And the chief captain answered, With a great sum obtained I this freedom. And Paul said, But I was free born.
Rights of citizenship were obtained in various ways and on various grounds. Some men had it by birth, others by gift, others by purchase, others as the public recognition of heroic deeds. These may be illustrated in connection with the citizenship of London, Glasgow, Edinburgh, and other large cities. Roman citizenship was once sold at a very high rate, but in later times its value was lowered, and it was bartered for a trifle. It is not known how St. Paul's parents obtained their citizen rights, but the apostle held his as an inheritance. St. Paul was not a citizen by virtue of his having been born in. Tarsus. "That city, in consideration of its sufferings under Cassius, and because of its adherence to Julius Caesar, was admitted by Antony to many privileges; but it was not a colony, only a free city, and that did not confer citizenship. Seine of the apostle's ancestors, it may be assumed, had been admitted to citizenship in acknowledgment of good service, civil or military." A distinction is made, which men still recognize, between acquired rights and natural rights; but a far higher value is set on the rights of birth than on those which can be obtained in any other way. We fix attention on the fact that St. Paul was twice free born. He held right of birth into Roman citizenship, and right of the new Divine birth into the kingdom of Christ and of heaven.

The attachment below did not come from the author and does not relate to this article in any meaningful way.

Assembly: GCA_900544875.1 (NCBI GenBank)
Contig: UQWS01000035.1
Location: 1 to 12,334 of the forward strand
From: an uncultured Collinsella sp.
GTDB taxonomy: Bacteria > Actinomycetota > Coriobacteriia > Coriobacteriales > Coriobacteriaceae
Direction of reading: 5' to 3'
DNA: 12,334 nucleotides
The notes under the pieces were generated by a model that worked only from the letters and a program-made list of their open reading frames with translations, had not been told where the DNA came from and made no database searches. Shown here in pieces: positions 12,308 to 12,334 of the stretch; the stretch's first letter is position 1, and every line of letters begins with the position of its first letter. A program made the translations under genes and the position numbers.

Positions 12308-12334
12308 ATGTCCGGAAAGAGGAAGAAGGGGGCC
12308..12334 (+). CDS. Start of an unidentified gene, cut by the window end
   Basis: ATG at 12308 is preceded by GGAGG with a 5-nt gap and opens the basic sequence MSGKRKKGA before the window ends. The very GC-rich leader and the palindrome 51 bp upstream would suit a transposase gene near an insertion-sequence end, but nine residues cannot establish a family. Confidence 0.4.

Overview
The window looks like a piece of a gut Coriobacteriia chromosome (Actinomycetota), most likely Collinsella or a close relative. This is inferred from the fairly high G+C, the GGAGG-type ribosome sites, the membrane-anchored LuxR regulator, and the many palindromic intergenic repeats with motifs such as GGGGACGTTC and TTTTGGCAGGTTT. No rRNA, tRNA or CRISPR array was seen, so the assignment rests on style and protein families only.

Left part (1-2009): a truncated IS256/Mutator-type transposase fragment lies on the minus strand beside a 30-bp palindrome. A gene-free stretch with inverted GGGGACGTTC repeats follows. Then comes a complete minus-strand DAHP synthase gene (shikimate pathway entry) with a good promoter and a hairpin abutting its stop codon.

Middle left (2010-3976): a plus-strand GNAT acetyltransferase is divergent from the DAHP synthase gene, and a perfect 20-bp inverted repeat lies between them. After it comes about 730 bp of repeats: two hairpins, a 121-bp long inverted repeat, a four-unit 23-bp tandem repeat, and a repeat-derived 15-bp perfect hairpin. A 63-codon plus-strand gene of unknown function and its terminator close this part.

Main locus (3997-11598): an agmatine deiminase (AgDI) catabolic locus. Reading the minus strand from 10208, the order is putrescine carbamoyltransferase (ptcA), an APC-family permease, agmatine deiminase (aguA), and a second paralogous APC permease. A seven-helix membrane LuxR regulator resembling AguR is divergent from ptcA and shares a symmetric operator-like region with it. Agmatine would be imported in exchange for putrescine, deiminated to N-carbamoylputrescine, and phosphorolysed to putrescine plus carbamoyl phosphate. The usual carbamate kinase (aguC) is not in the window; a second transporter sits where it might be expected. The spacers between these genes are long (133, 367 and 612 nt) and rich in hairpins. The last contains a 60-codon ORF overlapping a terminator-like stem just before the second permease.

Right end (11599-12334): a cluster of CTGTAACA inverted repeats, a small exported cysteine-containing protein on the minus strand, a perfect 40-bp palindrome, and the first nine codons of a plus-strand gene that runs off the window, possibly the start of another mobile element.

I. THE PRIVILEGES OF HUMAN BIRTH.
1. Illustrate what positions their birth puts some men in, and what consequent trusts and responsibilities come upon them.
2. Show that such privileges are not to be despised by Christian people, because they may give them noble opportunities of serving Christ.
3. Point out that any envy of those born to high station is unworthy of all who feel aright the honor of having any kind or degree of trust from God.
4. And impress that the greater the trust of position and privilege which a man may have, the heavier will be his judgment if he misuses his powers and privileges. "Of him that hath much will be required."
II. THE PRIVILEGES OF DIVINE BIRTH. Explain the Scripture figures of" new birth," "being born again," and "regeneration." Illustrate that no man can acquire a place in Christ's kingdom by any
(3) or effort.
The only entrance is by a Divine birth: "Ye must be born again;" the only possible right of the Christian is his birthright. This kind of right excludes all pride and self-satisfaction. "We are saved by grace." It gives to God all the glory; for we are "born of God." It changes all the aspects and relations of our lives, so that we seem to have wakened up into a new world with new powers. It lays us under serious obligations, appoints for us high and holy duties, and holds out before us a glorious future. If the Roman citizen was bound to walk worthily of his citizenship, and honor the Roman name wherever he might go, much more should those who are born of God "walk as children of light," "walk worthy of the vocation by which they are called." See St. Paul's statement, "Our citizenship is in heaven." - R.T.
Parallel VersesKJV: And the chief captain answered, With a great sum obtained I this freedom. And Paul said, But I was free born.